Oleg Govorun: Mr Medvedev, colleagues. The 2011-2012 heating season generally went more smoothly than in previous years. A total of 18 emergencies occurred at vital systems during that period, including four minor emergencies and 14 accidents, down 18% from 22 the year before. The number of technological breakdowns and violations decreased from 19,500 to 15,500. For the first time in years, Russia spent the New Year holidays without major accidents. These improvements were due to consistent efforts to improve order as well as to repair facilities well in advance. The following projects were implemented in order to successfully go through the heating season. Reserve equipment comprising more than 6,000 mobile diesel generators, 85 modular mobile boiler rooms and over 700 stand-by boilers was stockpiled as part of material-technical resources, making it possible to prevent emergencies at facilities of the housing and utilities infrastructure and to conduct clean-up operations. We accumulated emergency boiler oil reserves totalling 167,000 tonnes in conjunction with the Federal Agency for State Reserves in 11 regions of the country at 13 sites. This reserve will help eliminate possible boiler oil shortages during the peak winter heating season. At the beginning of the heating season, over 98% of housing and utilities enterprises had the required amount of material-technical resources for coping with emergencies at infrastructure facilities that provide people with heat, power and energy. Almost 100% of municipal entities established emergency rescue units for conducting clean-up operations at the aforementioned infrastructure facilities. We conducted an inventory of material-technical and financial resources for coping with emergencies at such vital infrastructure facilities and updated their stocks. Various plans stipulating cooperation between the Department of Housing and Utilities Infrastructure, the Ministry of Regional Development and emergency dispatch control services were formulated. Participants in monthly teleconferences examined and oversaw plans for implementing specific projects prior to the winter season. Organisational conferences were held in every federal district. In February 2012, a nationwide teleconference was held in conjunction with the Ministry of Energy. This teleconference produced positive results, primarily in the sphere of monitoring price growth. I believe that this should also be done in the future. Considering the experience of previous years, we introduced additional stand-by diesel generators and low-capacity power stations. Consequently, the share of heat-supply enterprises with reserve power-supply sources reached 81% prior to the heating season, and the share of water-supply and water-drainage enterprises with such sources totalled 77%. Such parameters were considerably lower only a few years ago. We will continue to do our best in order to equip vital infrastructure facilities with reserve power-supply sources.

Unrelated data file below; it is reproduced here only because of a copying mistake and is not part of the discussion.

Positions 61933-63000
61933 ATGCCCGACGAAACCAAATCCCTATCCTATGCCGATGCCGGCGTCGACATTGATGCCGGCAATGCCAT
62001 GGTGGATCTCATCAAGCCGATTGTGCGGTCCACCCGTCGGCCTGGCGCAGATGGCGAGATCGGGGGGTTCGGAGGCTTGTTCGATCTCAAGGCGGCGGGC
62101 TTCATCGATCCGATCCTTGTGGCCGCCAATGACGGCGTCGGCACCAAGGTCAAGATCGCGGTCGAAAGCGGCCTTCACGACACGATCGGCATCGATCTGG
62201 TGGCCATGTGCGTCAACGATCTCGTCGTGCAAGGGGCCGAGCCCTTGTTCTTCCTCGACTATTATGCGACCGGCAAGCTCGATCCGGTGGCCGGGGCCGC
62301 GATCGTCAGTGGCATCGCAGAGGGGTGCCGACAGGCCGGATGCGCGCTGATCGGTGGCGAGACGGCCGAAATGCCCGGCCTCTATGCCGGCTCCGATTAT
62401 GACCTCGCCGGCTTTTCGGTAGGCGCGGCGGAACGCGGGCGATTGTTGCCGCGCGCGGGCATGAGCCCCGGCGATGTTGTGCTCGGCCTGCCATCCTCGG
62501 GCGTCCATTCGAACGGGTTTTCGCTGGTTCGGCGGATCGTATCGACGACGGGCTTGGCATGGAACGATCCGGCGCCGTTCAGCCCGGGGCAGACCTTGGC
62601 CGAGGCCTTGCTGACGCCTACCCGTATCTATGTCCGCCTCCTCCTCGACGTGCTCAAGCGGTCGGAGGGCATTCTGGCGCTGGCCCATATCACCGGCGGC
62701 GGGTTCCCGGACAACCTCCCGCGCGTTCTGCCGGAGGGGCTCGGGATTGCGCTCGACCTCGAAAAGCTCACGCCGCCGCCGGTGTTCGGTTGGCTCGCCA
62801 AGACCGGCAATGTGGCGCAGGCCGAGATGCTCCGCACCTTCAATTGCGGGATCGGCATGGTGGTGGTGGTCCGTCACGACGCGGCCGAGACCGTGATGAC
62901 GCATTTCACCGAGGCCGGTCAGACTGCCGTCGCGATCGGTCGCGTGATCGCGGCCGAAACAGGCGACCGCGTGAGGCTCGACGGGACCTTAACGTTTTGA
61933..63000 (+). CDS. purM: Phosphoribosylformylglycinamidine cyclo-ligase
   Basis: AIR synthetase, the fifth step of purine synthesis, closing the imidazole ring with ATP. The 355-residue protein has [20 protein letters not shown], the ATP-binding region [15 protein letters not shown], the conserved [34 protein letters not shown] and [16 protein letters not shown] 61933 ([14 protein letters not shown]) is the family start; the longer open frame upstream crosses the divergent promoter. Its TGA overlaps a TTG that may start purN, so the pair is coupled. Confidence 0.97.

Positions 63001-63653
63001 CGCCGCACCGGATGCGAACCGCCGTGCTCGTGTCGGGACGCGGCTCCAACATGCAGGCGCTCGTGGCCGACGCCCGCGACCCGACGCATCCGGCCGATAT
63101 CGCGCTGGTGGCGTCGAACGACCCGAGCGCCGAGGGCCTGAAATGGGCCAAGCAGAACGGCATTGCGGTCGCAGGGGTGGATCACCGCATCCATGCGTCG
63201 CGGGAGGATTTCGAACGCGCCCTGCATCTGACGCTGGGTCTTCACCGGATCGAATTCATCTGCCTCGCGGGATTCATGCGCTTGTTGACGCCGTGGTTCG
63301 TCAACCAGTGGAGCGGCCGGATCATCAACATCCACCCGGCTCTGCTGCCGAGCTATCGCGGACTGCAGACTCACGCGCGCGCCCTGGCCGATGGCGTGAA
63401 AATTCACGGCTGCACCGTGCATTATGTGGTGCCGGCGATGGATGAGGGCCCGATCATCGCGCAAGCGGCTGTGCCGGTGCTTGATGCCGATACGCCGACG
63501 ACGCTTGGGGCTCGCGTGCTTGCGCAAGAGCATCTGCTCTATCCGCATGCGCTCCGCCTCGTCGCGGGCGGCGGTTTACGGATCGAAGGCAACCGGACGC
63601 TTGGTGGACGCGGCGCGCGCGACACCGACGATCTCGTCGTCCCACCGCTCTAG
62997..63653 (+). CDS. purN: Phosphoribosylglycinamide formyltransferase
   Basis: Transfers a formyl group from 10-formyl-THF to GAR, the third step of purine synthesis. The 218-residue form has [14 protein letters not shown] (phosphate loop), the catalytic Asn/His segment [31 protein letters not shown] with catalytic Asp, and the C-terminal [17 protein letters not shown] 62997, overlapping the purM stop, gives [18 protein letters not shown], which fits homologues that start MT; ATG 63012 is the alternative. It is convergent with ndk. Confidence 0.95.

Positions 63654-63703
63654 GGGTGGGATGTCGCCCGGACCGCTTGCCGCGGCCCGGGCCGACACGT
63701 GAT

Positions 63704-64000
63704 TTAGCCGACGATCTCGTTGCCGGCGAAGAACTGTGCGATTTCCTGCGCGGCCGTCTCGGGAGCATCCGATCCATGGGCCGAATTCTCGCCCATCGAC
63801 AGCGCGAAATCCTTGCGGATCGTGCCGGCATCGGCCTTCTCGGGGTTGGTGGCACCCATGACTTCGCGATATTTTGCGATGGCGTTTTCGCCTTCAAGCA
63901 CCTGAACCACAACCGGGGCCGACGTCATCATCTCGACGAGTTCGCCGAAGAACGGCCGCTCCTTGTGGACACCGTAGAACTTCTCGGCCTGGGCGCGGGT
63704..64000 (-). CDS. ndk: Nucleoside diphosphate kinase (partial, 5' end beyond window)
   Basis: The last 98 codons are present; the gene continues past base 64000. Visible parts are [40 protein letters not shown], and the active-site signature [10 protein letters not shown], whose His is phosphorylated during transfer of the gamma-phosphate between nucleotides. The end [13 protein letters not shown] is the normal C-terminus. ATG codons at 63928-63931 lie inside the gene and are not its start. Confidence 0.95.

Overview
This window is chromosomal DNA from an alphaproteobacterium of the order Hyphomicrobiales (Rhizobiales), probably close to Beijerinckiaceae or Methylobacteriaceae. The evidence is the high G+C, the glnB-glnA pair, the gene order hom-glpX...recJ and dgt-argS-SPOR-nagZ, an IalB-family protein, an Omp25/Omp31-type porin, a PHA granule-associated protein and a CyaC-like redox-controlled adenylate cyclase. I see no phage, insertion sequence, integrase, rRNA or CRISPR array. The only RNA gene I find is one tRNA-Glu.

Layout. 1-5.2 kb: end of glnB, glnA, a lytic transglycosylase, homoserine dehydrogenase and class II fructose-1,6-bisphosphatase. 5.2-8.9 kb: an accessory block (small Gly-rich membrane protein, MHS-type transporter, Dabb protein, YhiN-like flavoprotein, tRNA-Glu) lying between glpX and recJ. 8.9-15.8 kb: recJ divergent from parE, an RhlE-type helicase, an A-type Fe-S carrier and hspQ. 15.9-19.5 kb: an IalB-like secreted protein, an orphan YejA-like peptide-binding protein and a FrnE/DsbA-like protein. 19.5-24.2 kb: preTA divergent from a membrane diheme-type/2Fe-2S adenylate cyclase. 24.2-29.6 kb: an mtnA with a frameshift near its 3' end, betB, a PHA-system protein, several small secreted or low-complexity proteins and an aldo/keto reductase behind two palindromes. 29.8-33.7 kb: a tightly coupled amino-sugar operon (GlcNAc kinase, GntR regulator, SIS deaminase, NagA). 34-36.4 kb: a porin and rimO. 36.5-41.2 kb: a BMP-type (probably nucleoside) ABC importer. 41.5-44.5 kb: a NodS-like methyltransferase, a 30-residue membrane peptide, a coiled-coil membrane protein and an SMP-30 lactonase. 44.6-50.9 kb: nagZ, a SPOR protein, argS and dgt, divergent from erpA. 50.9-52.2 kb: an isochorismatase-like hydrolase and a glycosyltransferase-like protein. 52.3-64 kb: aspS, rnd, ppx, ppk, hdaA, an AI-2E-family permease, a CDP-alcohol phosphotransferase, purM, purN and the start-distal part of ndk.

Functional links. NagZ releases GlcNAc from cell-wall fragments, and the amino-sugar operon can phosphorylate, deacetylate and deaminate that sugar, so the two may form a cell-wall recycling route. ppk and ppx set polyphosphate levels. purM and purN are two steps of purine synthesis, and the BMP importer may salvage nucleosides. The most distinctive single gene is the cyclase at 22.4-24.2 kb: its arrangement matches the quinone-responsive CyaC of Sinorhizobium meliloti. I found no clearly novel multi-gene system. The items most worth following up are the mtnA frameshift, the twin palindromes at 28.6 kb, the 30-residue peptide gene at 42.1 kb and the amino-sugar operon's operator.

Basic and reserve fuel volumes were spent and replenished during the 2011-2012 autumn-winter period in line with the relevant timeframes and met fixed fuel quotas in most Russian regions. However, unfortunately, reductions in fixed fuel quotas created pre-requisites for shutting down boiler rooms in Buryatia, Karelia, the Trans-Baikal Territory and the Irkutsk and Novosibirsk regions. Certainly, we will monitor the situation in such territories more closely and in line with tougher standards.

I would like to single out the territories that were best prepared for the 2011-2012 heating season, and which successfully went through that season. Such territories include the city of Moscow, the Rostov Region, the Voronezh, Tomsk and Sakhalin regions, as well as the Yamalo-Nenets Autonomous Area. Considering the experience of the past few years, we have organised preparations for the next heating season. On May 29, we have held a nationwide teleconference with regional leaders. I would like to say a few words about specific objectives, which were jointly charted by teleconference participants.

By June 15, Russian regions will have to finalise plans on preparations for the heating season. By August 1, they should sign fuel delivery contracts, primarily boiler oil delivery contracts, for the entire heating season. By August 15, they should ensure the concentration of financial resources to facilitate preparations for the 2012-2013 autumn-winter period. They should also submit reports on debt reduction and restructuring by the same deadlines.

The regions are to conclude agreements on leasing thermal power facilities by September 1 because it is necessary to formalise the commitments of the operators; ensure timely fuel supply to the districts of the Extreme North and similar territories with the same needs by September 15; conclude the review of readiness for the upcoming heating season jointly with interested federal executive bodies by November 1. The reports on approval of the plans for winter preparations, taking into account our recommendations, will be submitted to the Ministry of Regional Development of the Russian Federation by 20 June.